We make an attempt to protect some things from the cosmic till as their preservation will help others after we are gone. We can delineate such things, can even fit them neatly into the enormousness of the internet, then house this internet in a trim, thin electronic black box we carry through the world in the front pocket of our blue jeans. But there are other things we should pass down, keep from the till—for those of us at Clemson University, I speak of an eyeball. Not one that rots when death enters, but one more durable…I am speaking of a prosthetic eyeball. A blue one. The shell that remains when the animal had moved on, rotted away into till. take it in your hand. taste it on your tongue, listen to its oceans—give us the eye so we may see! for we are a people who till the till. We are tillmen. Benjamin Tillman. Pitchfork Ben. One-eyed Ben. Senator. Governor. Murderer.
July 6, 1876. Hamburg, South, Carolina. Benjamin Tillman walked clockwise around the perimeter, what his white militia called the “Death Circle,” a circle of more than one hundred white men with guns trained on twenty newly surrendered black men, soldiers of the National Guard. Some weeks before these black men of Hamburg had armed themselves and organized so as to protect their right to vote. The white men, many of them known as Red Shirts, among whom Tillman was one of their leaders, marched into Hamburg to make sure the black men didn’t vote. Tillman, revolver in hand, walked clockwise, always clockwise around the Death Circle. He did so because his left eye socket held not a seeing eyeball, but a glass one. He walked and thought around the outside of the Death Circle, his good eye catching intermittent glances of the vanquished as framed between the silhouettes of the armed white men. Tillman was thinking just then how he didn’t want the scales of justice to even, not an eye-for-an-eye—he wanted them to come crashing down. One white man had died in the fighting as did one of the black men. But justice, Tillman thought, is a heavy thing.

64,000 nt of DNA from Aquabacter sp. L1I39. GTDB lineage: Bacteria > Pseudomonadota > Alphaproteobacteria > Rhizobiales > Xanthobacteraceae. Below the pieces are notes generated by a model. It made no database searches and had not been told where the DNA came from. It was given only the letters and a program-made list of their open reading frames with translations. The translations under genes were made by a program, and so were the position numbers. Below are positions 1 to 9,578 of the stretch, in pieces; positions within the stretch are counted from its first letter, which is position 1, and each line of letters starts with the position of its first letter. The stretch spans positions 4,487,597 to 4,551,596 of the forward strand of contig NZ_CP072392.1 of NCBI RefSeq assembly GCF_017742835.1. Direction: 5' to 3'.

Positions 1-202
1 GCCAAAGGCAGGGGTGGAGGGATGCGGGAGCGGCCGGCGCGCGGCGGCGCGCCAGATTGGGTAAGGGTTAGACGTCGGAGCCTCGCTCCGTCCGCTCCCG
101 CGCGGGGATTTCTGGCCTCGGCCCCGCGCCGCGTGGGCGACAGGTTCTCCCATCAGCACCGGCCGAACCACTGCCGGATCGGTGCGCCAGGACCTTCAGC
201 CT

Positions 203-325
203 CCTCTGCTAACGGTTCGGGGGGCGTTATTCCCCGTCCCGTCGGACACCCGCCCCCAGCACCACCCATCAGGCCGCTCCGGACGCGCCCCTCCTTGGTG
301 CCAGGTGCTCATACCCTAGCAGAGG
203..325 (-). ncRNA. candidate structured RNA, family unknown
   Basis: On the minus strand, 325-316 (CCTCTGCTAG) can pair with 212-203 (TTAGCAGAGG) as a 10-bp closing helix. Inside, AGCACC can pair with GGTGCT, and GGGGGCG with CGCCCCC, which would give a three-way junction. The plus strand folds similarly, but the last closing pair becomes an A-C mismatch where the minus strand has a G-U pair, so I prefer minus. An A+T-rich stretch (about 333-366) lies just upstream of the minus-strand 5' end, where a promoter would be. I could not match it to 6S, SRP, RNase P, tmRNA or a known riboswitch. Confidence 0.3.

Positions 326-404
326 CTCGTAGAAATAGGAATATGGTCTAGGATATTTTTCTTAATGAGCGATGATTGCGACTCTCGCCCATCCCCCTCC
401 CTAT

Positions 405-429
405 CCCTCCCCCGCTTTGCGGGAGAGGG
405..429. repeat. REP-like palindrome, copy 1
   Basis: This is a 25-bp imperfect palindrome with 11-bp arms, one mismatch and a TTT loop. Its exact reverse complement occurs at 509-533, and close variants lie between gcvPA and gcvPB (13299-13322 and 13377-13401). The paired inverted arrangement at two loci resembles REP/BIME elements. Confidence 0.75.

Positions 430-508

Give us this technology, this crystal ball— to see the cowering Other on the uncertain side of a gun, watch the hammer fall, the smoke rise, the disbelief in the eyes of the dying. This technology, this glass eye. Use it to watch the spirit and the body separate, undoing that which allows for being. Let us know the full terror of later incidents, witness the lynching and execution of the African American South Carolina Senator Simon Coker who came to investigate the massacre. Watch while Coker— praying on his hands and knees— begs the executioners’ leader, Ben Tillman, to deliver the corn crib key in his pocket to his soon-to-be widow, watch as the bullet discharges into the back of Coker’s head. Give us the eye so we may see what is concealed from us— I tell you, there are many things which have been concealed from us: our past, our future, our Other— let this glass eyeball pass to us and to our Other afterwards.
We are plowed through and through. trodden. turned over,
until we are untilled
Heidegger already said all of this. Sorry for wasting your time. “We are the other and… bla bla bla.”
Being and Time.
But what of the spirit?
Of this, Heidegger is less certain.
“I shall speak
of ghosts [revenant],
of flame and of ashes.
And of what,
avoiding means” (Derrida 1)
Some of us think it our duty to seek out spirits— to haunt them as they supposedly haunt us. To spook them out. Others of us avoid such talk, such words. Heidegger uses the word “vermeiden”: to avoid, to flee, to dodge when he thinks of the word “geist” (Derrida 1). Derrida, for his part, ponders why this is the case?
“Could it be that he failed to avoid what he knew he ought to avoid? What he in some sense had promised himself to avoid? Could it be that he forgot to avoid? Or else, as one might suspect, are things more tortuous and entangled than this?” (2)
In Being and Time (1929), Heidegger remarks that the word “geist” must not be used. Why? And why is it, Derrida ponders, that over the course of his writings, Heidegger never settles on what he means by the root word “geist?” Is it fear, Derrida wonders, that drives Heidegger to bind “geist” in quotation marks as I will do in this section, until Heidegger himself breaks “geist” free from these bonds—what does Heidegger’s grammar contain?